Welcome to 2012. As presidential primaries heat up, congressional ads show up in every district, and mayoral and city council election signs spring up in cities big and small, thousands of candidates will pledge to attract businesses and create jobs.
Many talk about the economy yet few candidates are providing the vision to truly energize it and create tangible economic opportunity.
Sure, some promise to bring much needed manufacturing jobs back to America. But newly minted college grads aren't looking for that. And manufacturing isn't a good fit for the millions of Americans over fifty wanting employment.
America's economic revival will grow out of its backyard; a robust new generation of locally focused, small businesses that re-invest back into the community. Many will mirror the mom and pop stores of the past, but with two stark differences. They will be incubated by new public/private offices, often within city halls or state houses, and they will be run by innovative charitable organizations dedicated to gaining financial independence, while creating jobs for the men and women they serve.
What's most exciting? This economic revolution is already underway... and already successful.
In Colorado, the Denver Office of Strategic Partnerships has been generating results since 2004. Created by then Mayor Hickenlooper and maintained by his successors, a small staff has invested modest resources to help nonprofit businesses -- already a significant source of outside investment in this and every community -- attract almost $40 million in new revenue to the city. This has helped these tax paying businesses innovate, expand, hire new employees and maintain the social environment in which traditional business thrive.
In North Carolina, the nonprofit Bull City Forward is vigorously aligning nontraditional partners to help incubate and open new businesses in Durham. Modeled on the principles of innovation that launched the Research Triangle a half century ago, the effort syncs the Office of the Mayor, the Chamber of Commerce, local nonprofit partners and Duke University with the goal of making Durham a national social enterprise hub. And it's working! More than 100 businesses have started or joined the collaborative, each pledging to reinvest in Durham, while respecting the triple bottom line ethos of keeping people, planet and profit on equal footing. Their effort is a huge community bonus that attracts recent college grads. They can start businesses, buy homes, raise families and invest in their futures securely. Other cities have noticed, including Charlotte, which recently inaugurated Queen City Forward.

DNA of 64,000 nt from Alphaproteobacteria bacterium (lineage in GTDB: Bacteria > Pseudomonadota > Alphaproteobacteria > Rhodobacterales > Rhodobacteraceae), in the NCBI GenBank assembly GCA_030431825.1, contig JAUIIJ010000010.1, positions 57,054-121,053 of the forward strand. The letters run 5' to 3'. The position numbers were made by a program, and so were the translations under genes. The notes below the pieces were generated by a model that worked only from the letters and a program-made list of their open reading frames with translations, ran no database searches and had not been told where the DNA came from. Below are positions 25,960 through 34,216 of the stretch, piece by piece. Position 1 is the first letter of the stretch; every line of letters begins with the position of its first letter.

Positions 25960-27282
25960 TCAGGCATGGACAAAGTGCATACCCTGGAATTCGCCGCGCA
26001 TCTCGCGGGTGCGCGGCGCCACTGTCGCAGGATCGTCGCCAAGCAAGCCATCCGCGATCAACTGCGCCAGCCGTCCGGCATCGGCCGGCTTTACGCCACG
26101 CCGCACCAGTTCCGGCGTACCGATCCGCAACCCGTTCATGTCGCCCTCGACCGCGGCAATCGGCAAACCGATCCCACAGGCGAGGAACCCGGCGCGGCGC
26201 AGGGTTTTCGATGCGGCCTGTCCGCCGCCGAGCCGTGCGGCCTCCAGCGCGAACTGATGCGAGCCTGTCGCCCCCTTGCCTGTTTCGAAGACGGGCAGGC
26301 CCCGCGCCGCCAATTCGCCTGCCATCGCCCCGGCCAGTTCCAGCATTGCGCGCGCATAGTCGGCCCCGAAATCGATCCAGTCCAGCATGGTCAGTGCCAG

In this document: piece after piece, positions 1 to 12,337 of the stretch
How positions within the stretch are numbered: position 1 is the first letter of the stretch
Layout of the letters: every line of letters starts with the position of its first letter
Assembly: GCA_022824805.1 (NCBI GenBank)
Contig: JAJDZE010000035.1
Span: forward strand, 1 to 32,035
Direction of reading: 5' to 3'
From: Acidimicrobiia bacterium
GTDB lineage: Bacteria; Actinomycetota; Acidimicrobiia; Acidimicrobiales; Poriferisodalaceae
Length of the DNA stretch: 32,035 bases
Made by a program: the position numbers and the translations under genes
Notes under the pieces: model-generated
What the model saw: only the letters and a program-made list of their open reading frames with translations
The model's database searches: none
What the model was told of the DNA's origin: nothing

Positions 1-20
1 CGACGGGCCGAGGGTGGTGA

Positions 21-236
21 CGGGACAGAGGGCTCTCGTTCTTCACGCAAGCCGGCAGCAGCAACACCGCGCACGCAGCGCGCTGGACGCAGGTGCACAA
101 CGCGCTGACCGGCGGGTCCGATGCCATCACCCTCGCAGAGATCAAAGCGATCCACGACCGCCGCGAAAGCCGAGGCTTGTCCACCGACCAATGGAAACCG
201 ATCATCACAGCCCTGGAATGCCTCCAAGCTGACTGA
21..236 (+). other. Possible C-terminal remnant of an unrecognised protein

In 2010, Connecticut became the first state to appoint a full-time nonprofit liaison to the governor. Governor Malloy recognized that the role nonprofits and volunteers play in attracting investment and providing effective and cost-saving services for the government is essential to the long-term health of the state. His office has set out to lower the barrier for nonprofits to contract with the state to provide services and employ residents. Like all these offices, Connecticut's nonprofit liaison seeks to measurably increase the amount of money that new partnerships bring into the state to help grow the economy, while it promotes accountability to ensure state funds yield measurable impact.
Make no mistake; the idea of government partnering with nonprofits to create new jobs and inspire innovation will generate investment, and most importantly, an air of excitement critical to attracting a new generation of employers to any city or a state. We must elect leaders who do not question this new equation, but who seek it out from day one of assuming office.
That is why CForward, a new PAC for America's 14 million nonprofit employees, will vigorously seek to educate candidates about the potential of this new formula. More than that, it will endorse and support candidates that pledge to appoint a point person to maximize the role of nonprofits in rebuilding the economy at the city, state or federal level.
2012 marks America's social and economic crossroads. Starting this year, ten thousand Baby Boomers turn 65 everyday. Will we help them work as long as they want?
Will we promote and incentivize jobs with values and opportunities that put people and profit on equal footing and that view re-investing in the community as an essential part of the corporate ethos?
Will we help the 90 million "Millennials" -- America's largest, most diverse, well educated and technologically advanced generation -- build their own businesses that create jobs that fuse income and philanthropy?
Most importantly, will we view America's robust and dynamic nonprofit sector as an essential partner in this process of strengthening communities while rebuilding the economy?
Candidates must answer these questions. By understanding and embracing these public/private opportunities, the women and men we elect can help rebuild a vibrant and sustainable Main Street. Let's make 2012 the year we energize the economy by impacting the elections.
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